Chicago Kids Reap What They Sow, but Can’t Eat It

October 21, 2010 03:25 PM (PT) Topics: Food Policy, Health, Local Food, School Lunch



Chicago boasts some of the best school gardens and greenhouses in the nation. The city’s public school system holds more than 40 agricultural operations, with kids growing everything from tomatoes to pumpkins to fresh herbs. The Chicago High School for Agricultural Sciences, for example, features a 25-acre farm where students raise tilapia and chickens and grow produce like squash, basil, and blueberries.

The school district’s learning gardens seem like a sustainable foodie paradise. But like most things that sound too good to be true, the schoolyard farms come with a caveat: Students aren’t actually allowed to eat anything that they grow during the day, The Chicago Tribune reports. Cafeterias won’t serve up any of the hyper-local fruits and veggies, and most of the student-grown produce gets sold or given away. Talk about one giant missed opportunity.

The Chicago Public Schools (CPS) district and its meals provider, Chartwells-Thompson, cooked up this bizzaro, anti-produce rule. Under their regulation, student-grown produce needs to meet certain specifications in order to be served in school cafeterias. For one, student farmers couldn’t apply any pesticides or insecticides on their crops, and they could only use commercially prepared, organic compost and fertilizer in order to supply veggies to a school cafeteria.

While cutting back on chemicals is a noble goal, Chartwells-Thompson and CPS don’t require their commercial vendors to meet these same standards. In fact, produce grown by Chicago students likely contains far fewer chemical residues than fruits and veggies from industrial mega-farms. The Chicago High School for Agricultural Sciences, for example, uses only a single pesticide on its corn. This scant use of chemicals means that schools won’t dish out the local corn, even though corn sourced by Chartwells-Thompson can come loaded with all kinds of pesticides, herbicides, and every other kind of ‘cide. Seems like this little rule was designed to ensure that Chartwells-Thompson’s wallet stays full rather than Chicago’s students’ bellies.

We all know school lunch needs a serious overhaul — nachos, chicken nuggets, and soggy pizza do not a healthy, sustainable diet make. Incorporating fresh fruits, veggies, and cage-free eggs into lunch menus would undoubtedly boost meals’ nutritional quality without costing the school district any more money than it’s already spending. It’s a win-win situation that’s rendered impossible by district regulations.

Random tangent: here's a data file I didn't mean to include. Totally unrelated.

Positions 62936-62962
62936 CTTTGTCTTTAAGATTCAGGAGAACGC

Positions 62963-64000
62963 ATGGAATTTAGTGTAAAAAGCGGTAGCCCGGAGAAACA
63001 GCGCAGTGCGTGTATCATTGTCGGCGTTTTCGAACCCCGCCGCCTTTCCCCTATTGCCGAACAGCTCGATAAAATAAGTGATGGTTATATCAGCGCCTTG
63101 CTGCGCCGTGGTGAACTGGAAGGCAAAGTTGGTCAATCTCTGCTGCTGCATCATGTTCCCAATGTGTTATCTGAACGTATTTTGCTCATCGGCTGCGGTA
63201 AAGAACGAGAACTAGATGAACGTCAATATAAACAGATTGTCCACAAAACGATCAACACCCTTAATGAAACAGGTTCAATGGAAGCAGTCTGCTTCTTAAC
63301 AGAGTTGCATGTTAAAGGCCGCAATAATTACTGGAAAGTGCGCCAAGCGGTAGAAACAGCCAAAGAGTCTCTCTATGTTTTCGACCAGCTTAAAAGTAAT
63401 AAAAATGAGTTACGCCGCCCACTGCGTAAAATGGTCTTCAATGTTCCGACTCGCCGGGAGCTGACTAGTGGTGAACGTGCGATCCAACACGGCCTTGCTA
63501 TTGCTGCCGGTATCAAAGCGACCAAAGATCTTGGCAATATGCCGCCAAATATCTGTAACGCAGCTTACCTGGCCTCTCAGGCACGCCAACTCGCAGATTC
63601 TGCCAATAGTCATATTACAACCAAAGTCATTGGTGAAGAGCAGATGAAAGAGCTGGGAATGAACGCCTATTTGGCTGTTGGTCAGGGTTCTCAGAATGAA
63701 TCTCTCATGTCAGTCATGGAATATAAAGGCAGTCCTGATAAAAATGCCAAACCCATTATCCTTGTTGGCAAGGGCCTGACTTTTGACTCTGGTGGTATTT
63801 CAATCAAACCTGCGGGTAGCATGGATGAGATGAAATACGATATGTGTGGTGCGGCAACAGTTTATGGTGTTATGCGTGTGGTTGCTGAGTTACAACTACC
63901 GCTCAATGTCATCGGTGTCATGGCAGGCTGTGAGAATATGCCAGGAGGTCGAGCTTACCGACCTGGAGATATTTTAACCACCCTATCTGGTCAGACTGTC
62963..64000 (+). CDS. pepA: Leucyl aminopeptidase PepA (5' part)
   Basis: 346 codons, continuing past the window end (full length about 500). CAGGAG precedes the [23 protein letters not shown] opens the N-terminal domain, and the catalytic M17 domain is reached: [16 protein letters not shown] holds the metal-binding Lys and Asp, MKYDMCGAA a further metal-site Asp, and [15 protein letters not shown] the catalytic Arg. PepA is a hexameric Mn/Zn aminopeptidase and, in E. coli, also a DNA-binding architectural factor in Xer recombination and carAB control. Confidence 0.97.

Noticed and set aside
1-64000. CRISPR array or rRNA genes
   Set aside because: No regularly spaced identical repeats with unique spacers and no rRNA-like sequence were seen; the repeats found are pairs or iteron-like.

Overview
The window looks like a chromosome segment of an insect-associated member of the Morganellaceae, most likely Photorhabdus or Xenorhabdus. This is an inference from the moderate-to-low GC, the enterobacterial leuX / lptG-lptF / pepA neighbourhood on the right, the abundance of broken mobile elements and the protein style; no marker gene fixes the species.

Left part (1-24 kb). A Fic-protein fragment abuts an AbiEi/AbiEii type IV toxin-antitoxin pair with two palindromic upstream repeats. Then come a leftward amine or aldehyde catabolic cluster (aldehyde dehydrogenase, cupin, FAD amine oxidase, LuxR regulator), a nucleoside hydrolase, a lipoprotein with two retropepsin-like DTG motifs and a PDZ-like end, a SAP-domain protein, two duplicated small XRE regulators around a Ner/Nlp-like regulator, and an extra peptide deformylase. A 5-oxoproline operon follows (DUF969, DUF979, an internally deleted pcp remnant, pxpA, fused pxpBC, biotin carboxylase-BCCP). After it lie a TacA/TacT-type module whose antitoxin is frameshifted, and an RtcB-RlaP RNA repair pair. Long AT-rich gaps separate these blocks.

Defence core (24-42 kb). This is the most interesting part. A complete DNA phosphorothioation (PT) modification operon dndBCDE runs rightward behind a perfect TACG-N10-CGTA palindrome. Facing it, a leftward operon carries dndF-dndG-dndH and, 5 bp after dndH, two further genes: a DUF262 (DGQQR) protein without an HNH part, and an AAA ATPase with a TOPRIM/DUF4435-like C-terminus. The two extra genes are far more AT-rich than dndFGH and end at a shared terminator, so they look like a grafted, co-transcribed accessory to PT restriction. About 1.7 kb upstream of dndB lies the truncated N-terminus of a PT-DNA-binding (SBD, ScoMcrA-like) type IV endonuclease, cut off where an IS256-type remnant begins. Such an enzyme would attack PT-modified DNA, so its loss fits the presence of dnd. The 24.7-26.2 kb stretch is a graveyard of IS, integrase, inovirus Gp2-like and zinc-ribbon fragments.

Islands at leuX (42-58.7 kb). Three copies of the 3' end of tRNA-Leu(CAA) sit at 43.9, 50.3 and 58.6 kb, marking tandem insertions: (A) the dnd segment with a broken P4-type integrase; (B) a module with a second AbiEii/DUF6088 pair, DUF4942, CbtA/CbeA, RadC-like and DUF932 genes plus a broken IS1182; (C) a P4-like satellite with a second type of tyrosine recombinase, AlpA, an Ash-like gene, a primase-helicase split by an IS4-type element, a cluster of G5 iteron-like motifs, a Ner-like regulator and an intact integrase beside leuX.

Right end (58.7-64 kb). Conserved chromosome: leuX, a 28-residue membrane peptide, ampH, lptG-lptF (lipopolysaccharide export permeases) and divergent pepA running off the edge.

The benefits of students eating their own produce extends beyond better lunches, too. American kids notoriously don’t consume enough fruits and veggie. Studies indicate that kids who help grow crops are much more likely to chow down on fresh produce. Kathleen Merrigan, the U.S. Department of Agriculture’s (USDA) Deputy Secretary, recently co-authored a study that showcased this fact. The study found that "…children who engaged in garden-based learning did better on their standardized test scores, were more environmentally aware and were willing to try and consume more fruits and vegetables, even beyond what they saw in the garden," Merrigan told the Tribune.

So let’s add up the evidence so far: Students eating produce they grow themselves not only adds nutritious stuff to typically gross school lunches, it helps establish healthy eating patterns, allows kids to perform better in school, and makes children more environmentally aware? Anyone seeing a downside to this?

CPS and Chartwells-Thompson seem more concerned with sticking to the status quo than actually amending a rule to make meals — and, well, life — a whole lot better for Chicago’s students. Sign our petition asking the district and the food-service company to ditch their ridiculous regulation, and let Chicago’s students eat the produce that they grow.

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Photo credit: whirledkid via Flickr

Sarah Parsons is’s Sustainable Food Editor. Her work has appeared in Popular Science, OnEarth, Audubon and Plenty.

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